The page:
Cotswold Mother: Pass the parcel

PUBLISHED: 11:18 13 April 2015 | UPDATED: 11:18 13 April 2015

Sorry, I am in. You'll just have to ring the bell and make the delivery.

Sorry, I am in. You'll just have to ring the bell and make the delivery.

Archant

I was holding in my hands a red and white card informing me that Royal Mail had visited 'While you were out'. While I was what? I was 10 metres from the front door

When you work from home, as I do, you become familiar with delivery people. Royal Mail, Hermes, DHL, those UPS chaps who always look faintly embarrassed to be wearing such a terrible uniform… they all knock on my door. Occasionally they even have a parcel for me, although most of the time it’s for one of our neighbours.

Fellow freelancers complain that such interruptions are the curse of the work-at-home writer, but taking in a parcel can give my day the sense of purpose it sometimes needs when ‘writing a book’ has mostly consisted of deleting 15,000 words and typing seven new ones. And when my husband comes home from work and asks me how my day has gone, he is far more sympathetic when I explain that I would have surely found my muse had it not been for the delivery of next door’s new curtains and number 38’s vacuum cleaner.

Much better than admitting that, even without external interruptions, I could easily have frittered the day away on social media, or spent an entire morning watching YouTube videos of kittens falling into bathtubs.

Our regular postal worker is a pleasure to chat to. She’s always cheerful, despite Chipping Norton’s capacity for sub-zero temperatures when the rest of the Cotswolds are in shorts, and doesn’t seem to mind being greeted enthusiastically by a muddy spaniel, who shoots out of the front door like a rat up a drainpipe the second she sees daylight. I have no axe to grind with her. No, this month’s literary axe is destined for ‘Royal Mail delivery officer 25’, whose red and white missive fluttered through the door at precisely 12:45 this afternoon.

I heard the thud of the letterbox and the gentle sound of paper against hall floor, and my heart leaped in the way that it does when the post hasn’t yet been and despite knowing it will only contain bills I can’t help but imagine something more exciting, like fan mail, or a film contract for my first book, which stipulates that Benedict Cumberbatch will play the lead, and that he will insist on working very closely with me, in my capacity as writer-on-set. By the time I had finished imagining the sort of research Mr Cumberbatch might want to carry out with me, I was a little flushed and in need of a peppermint tea.

I went to pick up the post on my way through the hall, and was flabbergasted to see that not only was there not a film contract but that I was holding in my hands a red and white card informing me that Royal Mail had visited ‘while you were out.’ While I was what? While I was 10 metres from the front door, in a house with walls so thin you can’t put a picture up without a chunk of plaster falling off? I know I’m knocking on a bit nowadays, but I’m fairly confident that either the spaniel or I would have heard the doorbell ring.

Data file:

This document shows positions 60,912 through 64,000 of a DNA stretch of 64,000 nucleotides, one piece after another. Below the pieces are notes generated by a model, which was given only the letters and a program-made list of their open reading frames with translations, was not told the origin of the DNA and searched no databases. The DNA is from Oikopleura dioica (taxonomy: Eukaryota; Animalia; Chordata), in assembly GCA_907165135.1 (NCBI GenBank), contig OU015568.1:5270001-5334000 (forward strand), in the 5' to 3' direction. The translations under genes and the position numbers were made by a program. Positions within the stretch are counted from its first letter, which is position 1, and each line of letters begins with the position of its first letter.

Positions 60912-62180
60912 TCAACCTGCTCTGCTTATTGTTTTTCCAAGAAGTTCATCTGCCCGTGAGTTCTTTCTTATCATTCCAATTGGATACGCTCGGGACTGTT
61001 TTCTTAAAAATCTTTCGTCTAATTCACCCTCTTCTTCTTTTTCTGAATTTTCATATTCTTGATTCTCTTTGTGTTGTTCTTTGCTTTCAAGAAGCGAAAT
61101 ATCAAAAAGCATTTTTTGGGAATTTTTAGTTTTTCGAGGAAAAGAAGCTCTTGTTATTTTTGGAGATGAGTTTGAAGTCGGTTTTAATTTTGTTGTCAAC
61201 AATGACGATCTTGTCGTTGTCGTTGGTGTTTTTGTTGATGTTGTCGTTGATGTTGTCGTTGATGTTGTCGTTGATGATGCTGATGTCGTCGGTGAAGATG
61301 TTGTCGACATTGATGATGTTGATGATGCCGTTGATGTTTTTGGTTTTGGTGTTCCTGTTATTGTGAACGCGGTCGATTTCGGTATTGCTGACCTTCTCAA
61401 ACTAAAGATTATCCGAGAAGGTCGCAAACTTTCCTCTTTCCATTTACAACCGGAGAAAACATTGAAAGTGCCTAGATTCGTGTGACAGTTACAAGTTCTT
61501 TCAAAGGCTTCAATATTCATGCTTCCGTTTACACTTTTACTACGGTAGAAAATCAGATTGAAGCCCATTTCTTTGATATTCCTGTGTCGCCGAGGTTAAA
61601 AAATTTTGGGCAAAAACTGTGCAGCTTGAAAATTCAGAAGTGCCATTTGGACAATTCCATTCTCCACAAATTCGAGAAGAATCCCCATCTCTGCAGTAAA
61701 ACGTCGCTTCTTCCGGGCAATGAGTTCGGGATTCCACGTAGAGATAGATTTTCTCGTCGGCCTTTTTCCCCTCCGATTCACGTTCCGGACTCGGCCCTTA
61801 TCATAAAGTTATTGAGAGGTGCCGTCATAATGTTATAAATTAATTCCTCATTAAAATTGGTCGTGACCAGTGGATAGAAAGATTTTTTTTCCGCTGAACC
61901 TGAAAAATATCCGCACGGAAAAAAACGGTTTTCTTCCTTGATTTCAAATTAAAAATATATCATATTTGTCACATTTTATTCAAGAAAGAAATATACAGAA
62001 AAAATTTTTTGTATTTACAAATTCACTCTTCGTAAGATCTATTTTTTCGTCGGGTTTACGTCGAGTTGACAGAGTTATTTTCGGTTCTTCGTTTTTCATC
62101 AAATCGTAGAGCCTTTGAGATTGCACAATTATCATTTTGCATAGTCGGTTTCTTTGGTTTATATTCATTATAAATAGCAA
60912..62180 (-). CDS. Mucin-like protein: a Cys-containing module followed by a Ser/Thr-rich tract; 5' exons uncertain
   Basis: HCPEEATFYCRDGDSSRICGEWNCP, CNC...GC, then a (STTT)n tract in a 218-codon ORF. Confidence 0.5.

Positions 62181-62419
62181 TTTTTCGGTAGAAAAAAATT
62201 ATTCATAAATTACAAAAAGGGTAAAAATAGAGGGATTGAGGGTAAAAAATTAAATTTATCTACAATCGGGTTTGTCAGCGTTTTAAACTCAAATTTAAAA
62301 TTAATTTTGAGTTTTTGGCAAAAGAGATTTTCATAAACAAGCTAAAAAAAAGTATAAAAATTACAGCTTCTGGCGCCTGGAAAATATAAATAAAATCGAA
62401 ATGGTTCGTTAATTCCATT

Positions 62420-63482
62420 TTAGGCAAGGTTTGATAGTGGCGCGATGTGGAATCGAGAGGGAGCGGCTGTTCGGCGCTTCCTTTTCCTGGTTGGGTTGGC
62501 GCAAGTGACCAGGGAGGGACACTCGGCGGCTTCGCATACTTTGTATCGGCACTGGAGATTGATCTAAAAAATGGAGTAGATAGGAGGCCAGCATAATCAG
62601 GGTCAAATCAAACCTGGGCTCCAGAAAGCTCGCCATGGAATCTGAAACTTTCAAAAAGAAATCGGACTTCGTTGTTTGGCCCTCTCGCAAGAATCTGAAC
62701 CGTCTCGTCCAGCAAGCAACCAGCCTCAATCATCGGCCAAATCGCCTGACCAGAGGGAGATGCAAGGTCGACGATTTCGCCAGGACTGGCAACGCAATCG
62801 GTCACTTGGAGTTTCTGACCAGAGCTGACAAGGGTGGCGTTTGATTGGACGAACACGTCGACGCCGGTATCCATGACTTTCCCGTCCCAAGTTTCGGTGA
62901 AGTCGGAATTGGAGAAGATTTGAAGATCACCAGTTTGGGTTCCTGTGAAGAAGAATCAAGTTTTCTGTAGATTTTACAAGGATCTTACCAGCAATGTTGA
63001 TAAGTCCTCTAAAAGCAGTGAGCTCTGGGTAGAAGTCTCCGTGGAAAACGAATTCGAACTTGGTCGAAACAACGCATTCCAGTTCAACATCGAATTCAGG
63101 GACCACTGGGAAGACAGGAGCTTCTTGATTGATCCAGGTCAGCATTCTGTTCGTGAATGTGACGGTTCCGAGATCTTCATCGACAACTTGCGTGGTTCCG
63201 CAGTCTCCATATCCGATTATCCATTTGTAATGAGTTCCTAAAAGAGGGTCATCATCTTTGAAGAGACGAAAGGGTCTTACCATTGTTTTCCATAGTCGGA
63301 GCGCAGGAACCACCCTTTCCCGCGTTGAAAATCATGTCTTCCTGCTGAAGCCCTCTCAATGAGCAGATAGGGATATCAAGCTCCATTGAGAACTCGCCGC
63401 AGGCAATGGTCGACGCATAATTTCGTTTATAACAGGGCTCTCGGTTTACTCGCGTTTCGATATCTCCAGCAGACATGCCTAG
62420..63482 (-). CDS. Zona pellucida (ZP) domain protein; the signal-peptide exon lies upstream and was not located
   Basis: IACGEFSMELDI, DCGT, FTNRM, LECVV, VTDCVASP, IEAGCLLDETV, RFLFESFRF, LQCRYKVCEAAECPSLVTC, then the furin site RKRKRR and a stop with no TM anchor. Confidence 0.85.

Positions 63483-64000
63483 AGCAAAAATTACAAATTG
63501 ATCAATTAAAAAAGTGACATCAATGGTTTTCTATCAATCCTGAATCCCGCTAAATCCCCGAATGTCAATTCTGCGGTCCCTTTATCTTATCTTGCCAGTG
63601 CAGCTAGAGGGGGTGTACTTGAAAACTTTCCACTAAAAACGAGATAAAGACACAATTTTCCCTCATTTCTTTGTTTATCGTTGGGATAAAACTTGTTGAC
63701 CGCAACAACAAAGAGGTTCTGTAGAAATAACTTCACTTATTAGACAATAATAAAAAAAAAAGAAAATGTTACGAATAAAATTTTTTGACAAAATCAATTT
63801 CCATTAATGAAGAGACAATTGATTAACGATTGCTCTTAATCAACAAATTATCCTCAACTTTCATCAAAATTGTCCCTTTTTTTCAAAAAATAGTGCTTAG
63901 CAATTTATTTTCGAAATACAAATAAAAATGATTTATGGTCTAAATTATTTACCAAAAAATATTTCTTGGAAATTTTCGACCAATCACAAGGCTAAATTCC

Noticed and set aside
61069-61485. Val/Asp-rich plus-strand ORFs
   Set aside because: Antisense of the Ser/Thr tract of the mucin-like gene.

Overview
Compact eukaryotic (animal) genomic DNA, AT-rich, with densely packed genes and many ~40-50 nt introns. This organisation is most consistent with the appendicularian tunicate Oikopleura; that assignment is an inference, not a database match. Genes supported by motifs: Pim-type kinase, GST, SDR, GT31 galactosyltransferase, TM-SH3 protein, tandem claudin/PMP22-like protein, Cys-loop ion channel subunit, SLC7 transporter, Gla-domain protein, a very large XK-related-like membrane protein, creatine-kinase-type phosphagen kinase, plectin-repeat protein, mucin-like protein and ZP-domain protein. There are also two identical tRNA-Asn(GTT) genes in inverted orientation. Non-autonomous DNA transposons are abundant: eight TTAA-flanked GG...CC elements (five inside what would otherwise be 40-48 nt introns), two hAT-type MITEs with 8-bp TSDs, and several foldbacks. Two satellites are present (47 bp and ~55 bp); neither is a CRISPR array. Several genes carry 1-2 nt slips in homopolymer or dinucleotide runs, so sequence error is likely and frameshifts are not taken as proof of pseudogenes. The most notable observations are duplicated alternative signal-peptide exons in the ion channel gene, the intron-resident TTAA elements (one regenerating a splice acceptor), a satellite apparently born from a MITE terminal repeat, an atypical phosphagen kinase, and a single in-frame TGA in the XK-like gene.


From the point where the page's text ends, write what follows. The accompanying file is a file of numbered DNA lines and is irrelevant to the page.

I rang Royal Mail, speaking to an extremely nice man who logged my complaint and politely informed me that my package could be redelivered in two days. Two days? “But what if Benedict needs an answer tomorrow?” I said, before remembering that the mysterious package might not be a film deal after all, and indeed that Benedict Cumberbatch may still be blissfully unaware of my book.

I put down the phone and tried to get back to work, but the red and white card taunted me from beneath my mug of peppermint tea. If not exciting book news, then what? Delivery officer 25 had confidently ticked the ‘it’s too large’ box, which was promising, although I once received a pair of swimming goggles in a box large enough to house a television, swathed in bubble wrap and marked ‘this way up’. It was no good, I simply couldn’t wait two days; I was going to have to collect it myself. Thus I climbed down from my high horse and into my Ford Galaxy, and drove to the sorting office.

“You put this card through the door, even though I wasn’t out,” I said pointedly, although rather less crossly than on the phone, because after all it wasn’t really the man in the sorting office’s fault, and also I really wanted my parcel and I wondered if the Royal Mail might have some sort of policy about customers’ manners. “Sign here,” the man said. He pushed a dull looking package across the desk. It wasn’t postmarked ‘Hollywood’, but perhaps they didn’t go in for corporate franking machines in L.A. I waited until I was back in the car before tearing open the brown paper, realising almost immediately that my relationship with Benedict Cumberbatch was not yet cemented. Not unless he had taken it upon himself to send me a tray of cinnamon and blueberry muffins, which – let’s face it – is unlikely. I mean, how would he even know I liked cinnamon?

I found a card nestled between two slightly squashed muffins. “Thanks for taking in so many of our parcels,” it read. “Here’s a little something to say sorry for interrupting your work! Best wishes, from number 38.”

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